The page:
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Inquests into apartheid-era deaths of Chief Albert Luthuli, Griffiths Mxenge and Booi Mantyi to be reopened – Lamola

Inquests into apartheid-era deaths of Chief Albert Luthuli, Griffiths Mxenge and Booi Mantyi to be reopened – Lamola
Justice Minister Ronald Lamola. (Photo: Flickr / Dirco)

Justice Minister Ronald Lamola has announced the inquest into the death of former ANC president and Nobel Peace Prize laureate Chief Albert Luthuli will be reopened — 57 years after his death.

Justice Minister Ronald Lamola, acting on the recommendation of the National Prosecuting Authority (NPA), has decided to reopen inquests into the apartheid-era deaths of Chief Albert Luthuli, Griffiths Mxenge and Booi Mantyi.

“With these inquests, we open very real wounds which are more difficult to open 30 years into our democracy, but nonetheless, the interest of justice can never be bound by time; the truth must prevail,” Lamola said on Tuesday night.  

Luthuli, a renowned anti-apartheid activist and Nobel Peace Prize laureate, died on 21 July 1967. The official report stated that he was hit by a train near Gledthrow station, Groutville, KwaZulu-Natal. 

Read in Daily Maverick: The ANC’s fall from grace in icon Albert Luthuli’s KZN home town of Groutville

He was Africa’s first Nobel laureate, in 1960, and was president-general of the African National Congress (ANC) from December 1952 until his death. 

Chief Albert Luthuli poses for a photograph with his wife Nokukhanya, daughter Albertinah and grandson Motsumi, October 1961. (Photo: Luthuli Museum Family Collection)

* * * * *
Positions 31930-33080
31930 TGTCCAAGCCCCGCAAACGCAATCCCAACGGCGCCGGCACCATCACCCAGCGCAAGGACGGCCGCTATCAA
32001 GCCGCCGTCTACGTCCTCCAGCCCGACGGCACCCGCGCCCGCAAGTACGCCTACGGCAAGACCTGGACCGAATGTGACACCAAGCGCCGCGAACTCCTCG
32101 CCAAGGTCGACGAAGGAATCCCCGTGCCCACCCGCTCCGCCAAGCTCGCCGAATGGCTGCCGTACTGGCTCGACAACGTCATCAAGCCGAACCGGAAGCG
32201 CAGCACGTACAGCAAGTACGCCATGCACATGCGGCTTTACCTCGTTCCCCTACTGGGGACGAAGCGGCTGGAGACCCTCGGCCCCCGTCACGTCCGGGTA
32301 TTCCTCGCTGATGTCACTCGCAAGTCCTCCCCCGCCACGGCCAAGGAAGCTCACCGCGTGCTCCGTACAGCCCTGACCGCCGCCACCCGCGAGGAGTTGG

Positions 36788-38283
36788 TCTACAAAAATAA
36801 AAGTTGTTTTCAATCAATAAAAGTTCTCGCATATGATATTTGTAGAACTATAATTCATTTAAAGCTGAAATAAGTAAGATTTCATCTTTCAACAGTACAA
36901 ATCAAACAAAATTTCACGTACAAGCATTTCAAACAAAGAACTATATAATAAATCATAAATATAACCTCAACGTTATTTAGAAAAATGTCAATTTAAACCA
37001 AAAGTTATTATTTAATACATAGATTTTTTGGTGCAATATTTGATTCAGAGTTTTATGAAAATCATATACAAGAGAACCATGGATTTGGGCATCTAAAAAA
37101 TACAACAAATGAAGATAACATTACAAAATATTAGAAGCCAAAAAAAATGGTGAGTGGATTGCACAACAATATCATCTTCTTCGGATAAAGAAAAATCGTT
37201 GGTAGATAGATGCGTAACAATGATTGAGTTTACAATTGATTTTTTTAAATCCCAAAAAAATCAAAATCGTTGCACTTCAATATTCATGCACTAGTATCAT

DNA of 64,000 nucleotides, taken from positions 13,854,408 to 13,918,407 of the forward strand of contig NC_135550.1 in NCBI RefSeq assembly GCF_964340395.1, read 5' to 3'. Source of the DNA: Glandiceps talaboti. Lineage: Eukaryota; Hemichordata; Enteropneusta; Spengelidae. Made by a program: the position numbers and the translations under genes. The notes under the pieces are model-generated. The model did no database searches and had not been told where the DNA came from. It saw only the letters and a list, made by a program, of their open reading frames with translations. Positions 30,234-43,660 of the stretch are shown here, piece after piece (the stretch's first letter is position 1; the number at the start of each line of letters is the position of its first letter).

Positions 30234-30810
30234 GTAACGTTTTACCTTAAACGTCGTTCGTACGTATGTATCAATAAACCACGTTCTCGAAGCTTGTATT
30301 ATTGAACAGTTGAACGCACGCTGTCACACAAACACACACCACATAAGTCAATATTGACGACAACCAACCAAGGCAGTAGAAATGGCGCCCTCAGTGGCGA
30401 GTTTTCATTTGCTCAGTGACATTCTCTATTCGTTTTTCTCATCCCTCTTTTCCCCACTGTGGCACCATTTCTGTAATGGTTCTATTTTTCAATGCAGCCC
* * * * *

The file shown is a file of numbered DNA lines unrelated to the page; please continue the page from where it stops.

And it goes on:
In September 1967, an inquest held by the apartheid regime at the Magistrates’ Court in Stanger, in the district of Lower Tugela, found the evidence “did not disclose any criminal culpability on the part of the South African Railways and anyone else”.

Representations made to the National Director of Public Prosecutions brought to the fore that in 1967 the inquest did not consider certain “mathematical and scientific principles”, according to Department of Justice (DoJ) spokesperson Chrispin Phiri. He added that this mathematical and scientific report revealed it was highly unlikely that Luthuli was struck by a train and died because of that. 

Phiri said, that considering this information and the investigation done by the Truth and Reconciliation Unit of the Directorate for Priority Crime Investigation, Lamola accepted and agreed that it was in the interests of justice to approach the Judge President of the KwaZulu-Natal Division of the High Court to reopen the inquest into Luthuli’s death. 

The NPA was investigating whether to reopen an inquest into Luthuli’s death as far back as January 2022, News24 reported. It was also looking into reopening an inquest into the death of anti-apartheid activist Imam Abdullah Haron, who died in detention. Lamola subsequently asked the Western Cape Judge President to designate a judge to reopen the inquest into Haron’s death in May 2023. 

Read more in Daily Maverick: Reopened Imam Haron inquest provides dignified but inadequate version of delayed apartheid justice

On 19 November 1981, between 19:30 to 20:00, Griffiths Mxenge was assassinated and his body was severely mutilated in an act of barbaric brutality. (Photo: X)

Griffiths Mxenge and Booi Mantyi

On Tuesday, Lamola also announced the inquests into the deaths of anti-apartheid activists and UDF and ANC member Mxenge and civic leader Mantyi would be reopened.